42 Conclusion This thesis addressed the religious character of the Rainbow Gatherings. The fundamental question directing this thesis has been: "Are the Rainbow Gatherings religious in character?" This thesis specifically asked whether or not the Rainbow Gatherings satisfy certain identifiable features of religion, and if doing so, do they qualify as a form of religion? I engaged this question by analyzing the Rainbow Gatherings in terms of two particular definitions of religion: a "functional" definition and a "substantive" definition. This allowed me to analyze the Rainbow G atherings from the perspective of the two major approaches to defining religion, which allowed me to utilize a more inclusive approach, as well as a more exclusive approach. Thus, this analysis not only examined whether or not these Gatherings qualify as a form of religion, but also examined how these definitions of religion illuminate features of the Rainbow Gatherings. The outcome of this analysis has placed a seemingly week long vacation on national forest land in the context of a religious phenomenon, broadening the "spectrum" of areas through which this cultural event can be understood and evaluated. The contrasting definitions provide not only a difference in perspective, but also an understanding of how definitions of religion work, and in particul ar, how they work when applied to instances that are not traditionally understood as being "religious." To recapitulate, the definitions that I used in this analysis are Clifford Geertz's and Bryan R. Wilson's. Geertz's definition provided me with the fun ctional approach, and Wilson's the substantive. The thesis demonstrated how the Gatherings of the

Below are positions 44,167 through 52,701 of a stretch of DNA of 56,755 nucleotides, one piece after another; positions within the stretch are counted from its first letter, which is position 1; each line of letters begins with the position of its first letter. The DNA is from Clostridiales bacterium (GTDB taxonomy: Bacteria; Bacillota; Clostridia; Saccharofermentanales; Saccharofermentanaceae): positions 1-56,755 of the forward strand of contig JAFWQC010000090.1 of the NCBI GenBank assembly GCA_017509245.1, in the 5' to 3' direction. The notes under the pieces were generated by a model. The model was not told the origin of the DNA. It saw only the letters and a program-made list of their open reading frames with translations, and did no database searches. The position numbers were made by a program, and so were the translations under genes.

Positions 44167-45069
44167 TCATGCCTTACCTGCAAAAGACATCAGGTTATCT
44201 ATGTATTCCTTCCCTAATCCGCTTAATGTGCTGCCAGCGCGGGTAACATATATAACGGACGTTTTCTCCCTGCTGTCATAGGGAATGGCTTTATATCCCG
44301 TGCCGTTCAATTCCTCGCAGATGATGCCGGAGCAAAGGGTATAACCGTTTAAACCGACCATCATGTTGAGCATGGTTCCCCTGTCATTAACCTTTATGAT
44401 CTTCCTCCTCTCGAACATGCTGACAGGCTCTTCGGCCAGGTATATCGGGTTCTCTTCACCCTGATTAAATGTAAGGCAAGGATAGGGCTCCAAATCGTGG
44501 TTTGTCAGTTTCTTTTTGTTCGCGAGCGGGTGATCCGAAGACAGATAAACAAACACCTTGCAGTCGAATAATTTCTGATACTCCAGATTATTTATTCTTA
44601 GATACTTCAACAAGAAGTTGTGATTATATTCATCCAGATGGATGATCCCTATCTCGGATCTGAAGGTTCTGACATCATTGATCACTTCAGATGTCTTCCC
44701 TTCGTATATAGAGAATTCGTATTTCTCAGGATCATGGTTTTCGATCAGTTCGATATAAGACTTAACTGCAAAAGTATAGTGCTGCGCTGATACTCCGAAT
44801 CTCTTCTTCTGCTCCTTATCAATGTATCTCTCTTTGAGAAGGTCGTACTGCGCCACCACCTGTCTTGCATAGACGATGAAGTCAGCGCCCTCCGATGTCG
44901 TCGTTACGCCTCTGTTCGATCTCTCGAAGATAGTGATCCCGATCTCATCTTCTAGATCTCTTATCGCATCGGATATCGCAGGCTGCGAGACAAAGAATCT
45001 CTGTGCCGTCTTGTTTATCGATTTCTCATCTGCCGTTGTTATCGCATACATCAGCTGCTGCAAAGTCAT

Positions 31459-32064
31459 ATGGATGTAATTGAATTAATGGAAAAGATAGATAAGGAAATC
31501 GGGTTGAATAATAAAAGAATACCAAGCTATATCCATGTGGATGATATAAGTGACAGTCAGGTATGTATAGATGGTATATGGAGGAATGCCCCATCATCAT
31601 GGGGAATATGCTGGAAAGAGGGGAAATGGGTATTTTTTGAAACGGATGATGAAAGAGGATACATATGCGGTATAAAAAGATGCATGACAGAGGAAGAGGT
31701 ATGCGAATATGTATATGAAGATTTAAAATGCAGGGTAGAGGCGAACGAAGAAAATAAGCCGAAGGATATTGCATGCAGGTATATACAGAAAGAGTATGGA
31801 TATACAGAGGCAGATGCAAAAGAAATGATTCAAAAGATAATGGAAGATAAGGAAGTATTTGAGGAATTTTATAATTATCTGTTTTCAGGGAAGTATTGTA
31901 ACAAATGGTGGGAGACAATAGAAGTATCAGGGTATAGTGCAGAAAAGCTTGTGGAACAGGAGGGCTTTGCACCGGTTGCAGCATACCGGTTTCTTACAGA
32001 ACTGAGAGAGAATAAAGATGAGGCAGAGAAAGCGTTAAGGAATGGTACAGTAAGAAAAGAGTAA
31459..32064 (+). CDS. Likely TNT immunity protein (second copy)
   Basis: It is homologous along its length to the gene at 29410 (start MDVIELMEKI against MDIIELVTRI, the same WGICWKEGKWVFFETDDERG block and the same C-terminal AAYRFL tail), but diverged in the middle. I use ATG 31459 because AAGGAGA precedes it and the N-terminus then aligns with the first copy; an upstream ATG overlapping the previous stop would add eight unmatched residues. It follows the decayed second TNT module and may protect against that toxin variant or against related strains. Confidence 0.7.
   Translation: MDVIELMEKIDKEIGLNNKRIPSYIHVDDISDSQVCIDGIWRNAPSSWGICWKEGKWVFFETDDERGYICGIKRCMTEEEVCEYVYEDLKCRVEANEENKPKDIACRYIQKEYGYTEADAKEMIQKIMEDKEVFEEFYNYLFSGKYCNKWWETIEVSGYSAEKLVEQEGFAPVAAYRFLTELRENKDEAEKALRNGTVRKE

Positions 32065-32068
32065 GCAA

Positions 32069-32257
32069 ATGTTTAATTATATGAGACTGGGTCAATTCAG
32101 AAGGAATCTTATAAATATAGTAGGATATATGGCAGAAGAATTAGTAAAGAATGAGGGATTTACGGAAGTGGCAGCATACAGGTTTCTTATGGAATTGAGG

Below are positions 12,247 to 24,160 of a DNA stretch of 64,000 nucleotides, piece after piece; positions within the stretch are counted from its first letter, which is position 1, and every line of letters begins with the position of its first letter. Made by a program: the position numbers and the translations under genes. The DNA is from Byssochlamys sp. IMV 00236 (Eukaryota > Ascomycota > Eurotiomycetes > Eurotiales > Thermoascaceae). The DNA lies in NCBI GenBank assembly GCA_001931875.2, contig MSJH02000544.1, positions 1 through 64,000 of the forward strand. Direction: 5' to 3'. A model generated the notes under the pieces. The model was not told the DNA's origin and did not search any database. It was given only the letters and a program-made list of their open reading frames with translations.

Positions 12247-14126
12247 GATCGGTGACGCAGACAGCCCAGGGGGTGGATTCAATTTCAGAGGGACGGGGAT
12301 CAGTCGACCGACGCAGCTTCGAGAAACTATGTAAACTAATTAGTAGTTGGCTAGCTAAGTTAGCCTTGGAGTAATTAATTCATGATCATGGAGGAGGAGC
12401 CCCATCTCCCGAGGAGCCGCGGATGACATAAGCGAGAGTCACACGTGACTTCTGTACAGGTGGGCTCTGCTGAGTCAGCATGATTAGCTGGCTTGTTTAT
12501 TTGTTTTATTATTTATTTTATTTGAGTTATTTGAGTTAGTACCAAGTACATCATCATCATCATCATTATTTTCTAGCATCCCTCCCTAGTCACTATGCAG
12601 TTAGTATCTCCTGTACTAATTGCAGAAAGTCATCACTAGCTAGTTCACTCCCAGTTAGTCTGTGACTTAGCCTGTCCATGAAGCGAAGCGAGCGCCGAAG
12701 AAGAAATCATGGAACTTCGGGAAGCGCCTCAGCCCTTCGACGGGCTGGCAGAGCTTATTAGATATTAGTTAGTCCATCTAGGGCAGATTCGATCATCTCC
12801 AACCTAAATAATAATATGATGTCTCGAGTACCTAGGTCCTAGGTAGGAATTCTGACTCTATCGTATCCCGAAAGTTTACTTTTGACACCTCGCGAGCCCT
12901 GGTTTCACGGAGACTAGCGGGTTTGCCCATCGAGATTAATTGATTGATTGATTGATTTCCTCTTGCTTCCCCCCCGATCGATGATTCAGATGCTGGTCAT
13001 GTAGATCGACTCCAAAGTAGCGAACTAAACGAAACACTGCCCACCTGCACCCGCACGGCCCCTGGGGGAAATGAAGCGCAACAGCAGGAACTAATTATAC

43 Rainbow Family, in some instances, conform to these definitions, and in other instances, how they do not. This was achieved by outlining the basic component s of each definition, followed by using them to examine the Rainbow Gatherings. This methodology allowed for the specification of the ways in which Rainbow Gatherings exhibit similarities and differences with the characteristics of religion specified by e ach of these definitional approaches. I exhausted Wilson's twenty items throughout this analysis by examining each one where it appears most relevant, in the context of Geertz's components. Thus, I created a five part organizational structure, which refl ects Geertz's definition. My anticipation was that this analysis would yield data corresponding to Geertz and Wilson's understandings of religion. In some instances, the data corresponded more strongly to one over the other, which was indicated within th e analysis; for example, the various rituals and the Rainbow worldview as a symbol system. Likewise, I also anticipated that the research would yield data contrary to both of these approaches, which was indicated as well specifically, the transcendental supernatural dimension. As a result, this analysis has indicated the ways in which the Gatherings can, and the ways in which the Gatherings cannot, be understood as religious gatherings. There are a number of ways in which the Rainbow Gatherings manifes t identifiable features of religion, based on the two definitions used. Even though Geertz's much more inclusive approach resulted in many more corresponding similarities with the Gatherings than did Wilson's, there are some areas in which the features do not conform to Geertz. The main ways in which the Gatherings function as religion consist of the symbolic representations that formulate the Rainbows' worldview, their motives for